Weekly Review — July 19, 2016, 11:54 am

Weekly Review

A 19-year-old stripper in Connecticut was arrested for arson after police found her boyfriend’s DNA on a potato, which she had allegedly shoved in the tailpipe of a van owned by the man whose business she set on fire; and inmates at a jail in El Dorado, Kansas, rioted in protest of a mashed-potato lunch. A former U.S. intelligence official said pornography constituted 80 percent of the material on jihadists’ seized laptops, and Starbucks and McDonald’s made porn inaccessible from their Wi-Fi networks. Read more…

Art, Monday Gallery — July 18, 2016, 2:57 pm

20130829_RS 008

Photograph by Tomasz Gudzowaty, from his monograph Closer, published last month by Steidl. Courtesy Steidl

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Andrew Cockburn on the Saudi slaughter in Yemen, Alan Jacobs on the disappearance of Christian intellectuals, a forum on a post-Obama foreign policy, a story by Alice McDermott, and more
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Just a few short years ago, Yemen was judged to be among the poorest countries in the world, ranking 154th out of the 187 nations on the U.N.’s Human Development Index. One in every five Yemenis went hungry. Almost one in three was unemployed. Every year, 40,000 children died before their fifth birthday, and experts predicted the country would soon run out of water.

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Just a few short years ago, Yemen was judged to be among the poorest countries in the world, ranking 154th out of the 187 nations on the U.N.’s Human Development Index. One in every five Yemenis went hungry. Almost one in three was unemployed. Every year, 40,000 children died before their fifth birthday, and experts predicted the country would soon run out of water.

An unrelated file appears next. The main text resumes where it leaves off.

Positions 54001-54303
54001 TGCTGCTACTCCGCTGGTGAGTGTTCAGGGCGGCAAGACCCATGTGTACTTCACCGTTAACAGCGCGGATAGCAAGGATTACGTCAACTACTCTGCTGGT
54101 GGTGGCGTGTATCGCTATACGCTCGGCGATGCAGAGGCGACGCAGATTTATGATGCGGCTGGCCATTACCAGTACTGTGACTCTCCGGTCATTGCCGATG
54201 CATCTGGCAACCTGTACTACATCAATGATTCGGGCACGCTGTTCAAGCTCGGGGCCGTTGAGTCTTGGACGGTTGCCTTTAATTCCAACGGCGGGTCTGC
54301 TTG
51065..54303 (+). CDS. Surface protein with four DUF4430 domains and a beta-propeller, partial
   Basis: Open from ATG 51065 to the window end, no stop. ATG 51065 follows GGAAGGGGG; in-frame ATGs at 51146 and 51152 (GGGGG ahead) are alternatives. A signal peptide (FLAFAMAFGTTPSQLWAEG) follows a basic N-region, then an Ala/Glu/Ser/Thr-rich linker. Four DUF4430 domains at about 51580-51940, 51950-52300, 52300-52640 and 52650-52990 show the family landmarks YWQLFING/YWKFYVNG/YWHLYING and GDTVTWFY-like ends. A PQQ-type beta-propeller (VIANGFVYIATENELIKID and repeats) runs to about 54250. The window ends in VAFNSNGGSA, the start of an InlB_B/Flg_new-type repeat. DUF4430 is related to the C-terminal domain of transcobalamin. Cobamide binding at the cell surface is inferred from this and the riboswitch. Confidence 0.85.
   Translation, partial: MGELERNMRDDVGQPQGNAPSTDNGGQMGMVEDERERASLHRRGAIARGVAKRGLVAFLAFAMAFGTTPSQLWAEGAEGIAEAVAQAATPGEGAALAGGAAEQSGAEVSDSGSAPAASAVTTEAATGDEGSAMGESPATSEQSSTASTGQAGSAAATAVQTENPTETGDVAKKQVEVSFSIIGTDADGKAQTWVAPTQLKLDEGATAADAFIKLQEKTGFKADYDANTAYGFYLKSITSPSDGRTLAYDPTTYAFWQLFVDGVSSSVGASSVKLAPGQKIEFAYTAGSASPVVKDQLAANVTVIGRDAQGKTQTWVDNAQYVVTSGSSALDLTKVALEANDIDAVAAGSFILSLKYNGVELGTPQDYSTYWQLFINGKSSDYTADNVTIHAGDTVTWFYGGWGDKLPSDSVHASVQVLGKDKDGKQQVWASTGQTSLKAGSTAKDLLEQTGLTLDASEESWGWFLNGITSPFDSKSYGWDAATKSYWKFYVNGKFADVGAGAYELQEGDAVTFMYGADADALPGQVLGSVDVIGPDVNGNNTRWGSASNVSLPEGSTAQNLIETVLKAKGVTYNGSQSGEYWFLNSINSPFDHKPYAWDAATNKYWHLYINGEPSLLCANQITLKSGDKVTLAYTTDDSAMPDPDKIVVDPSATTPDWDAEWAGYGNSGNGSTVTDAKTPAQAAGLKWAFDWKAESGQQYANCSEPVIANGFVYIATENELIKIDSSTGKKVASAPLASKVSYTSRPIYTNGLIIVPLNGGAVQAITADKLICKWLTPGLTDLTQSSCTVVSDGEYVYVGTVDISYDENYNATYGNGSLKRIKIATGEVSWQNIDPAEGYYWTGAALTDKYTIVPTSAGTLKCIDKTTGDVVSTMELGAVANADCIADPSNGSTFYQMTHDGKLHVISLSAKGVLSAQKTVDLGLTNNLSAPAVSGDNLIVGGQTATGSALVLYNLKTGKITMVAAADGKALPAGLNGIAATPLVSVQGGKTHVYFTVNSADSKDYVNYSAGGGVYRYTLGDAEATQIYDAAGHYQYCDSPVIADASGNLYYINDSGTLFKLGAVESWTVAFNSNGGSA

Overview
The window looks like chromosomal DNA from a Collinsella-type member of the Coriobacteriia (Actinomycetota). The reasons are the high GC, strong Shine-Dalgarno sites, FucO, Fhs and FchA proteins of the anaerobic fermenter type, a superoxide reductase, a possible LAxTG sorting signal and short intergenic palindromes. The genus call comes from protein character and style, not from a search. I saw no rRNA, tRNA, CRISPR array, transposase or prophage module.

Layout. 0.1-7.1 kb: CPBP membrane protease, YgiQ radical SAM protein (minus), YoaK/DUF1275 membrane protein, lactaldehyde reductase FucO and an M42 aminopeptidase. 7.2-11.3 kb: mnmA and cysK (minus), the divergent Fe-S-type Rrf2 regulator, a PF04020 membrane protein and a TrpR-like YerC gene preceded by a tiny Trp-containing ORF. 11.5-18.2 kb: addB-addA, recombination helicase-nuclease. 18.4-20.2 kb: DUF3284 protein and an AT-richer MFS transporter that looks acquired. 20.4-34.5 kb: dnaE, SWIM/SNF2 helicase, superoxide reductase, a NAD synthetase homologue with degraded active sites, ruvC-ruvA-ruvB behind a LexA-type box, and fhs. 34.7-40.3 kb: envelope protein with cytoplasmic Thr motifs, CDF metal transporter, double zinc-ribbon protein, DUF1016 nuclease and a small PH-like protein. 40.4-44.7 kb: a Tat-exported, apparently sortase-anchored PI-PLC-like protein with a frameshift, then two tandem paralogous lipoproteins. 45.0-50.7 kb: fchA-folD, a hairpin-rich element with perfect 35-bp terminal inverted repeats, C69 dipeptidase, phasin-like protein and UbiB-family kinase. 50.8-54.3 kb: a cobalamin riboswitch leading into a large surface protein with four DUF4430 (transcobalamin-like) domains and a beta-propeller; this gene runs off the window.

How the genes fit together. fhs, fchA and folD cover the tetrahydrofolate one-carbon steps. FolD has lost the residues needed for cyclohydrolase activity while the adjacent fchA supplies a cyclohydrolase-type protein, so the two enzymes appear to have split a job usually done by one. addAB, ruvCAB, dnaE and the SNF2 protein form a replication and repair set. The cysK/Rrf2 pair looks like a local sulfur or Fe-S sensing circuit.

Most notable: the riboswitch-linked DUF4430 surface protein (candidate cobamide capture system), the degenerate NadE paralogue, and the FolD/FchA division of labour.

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Acceptable Losses·

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Just a few short years ago, Yemen was judged to be among the poorest countries in the world, ranking 154th out of the 187 nations on the U.N.’s Human Development Index. One in every five Yemenis went hungry. Almost one in three was unemployed. Every year, 40,000 children died before their fifth birthday, and experts predicted the country would soon run out of water.

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"To Chomsky...every child’s language organ could use the 'deep structure,' 'universal grammar,' and 'language acquisition device' he was born with to express what he had to say, no matter whether it came out of his mouth in English or Urdu or Nagamese."
Illustration (detail) by Darrel Rees. Source photograph © Miroslav Dakov/Alamy Live News

Chances that college students select as “most desirable‚” the same face chosen by the chickens:

49 in 50

Most of the United States’ 36,000 yearly bunk-bed injuries involve male victims.

In Italy, a legislator called for parents who feed their children vegan diets to be sentenced to up to six years in prison, and in Sweden, a woman attempted to vindicate her theft of six pairs of underwear by claiming she had severe diarrhea.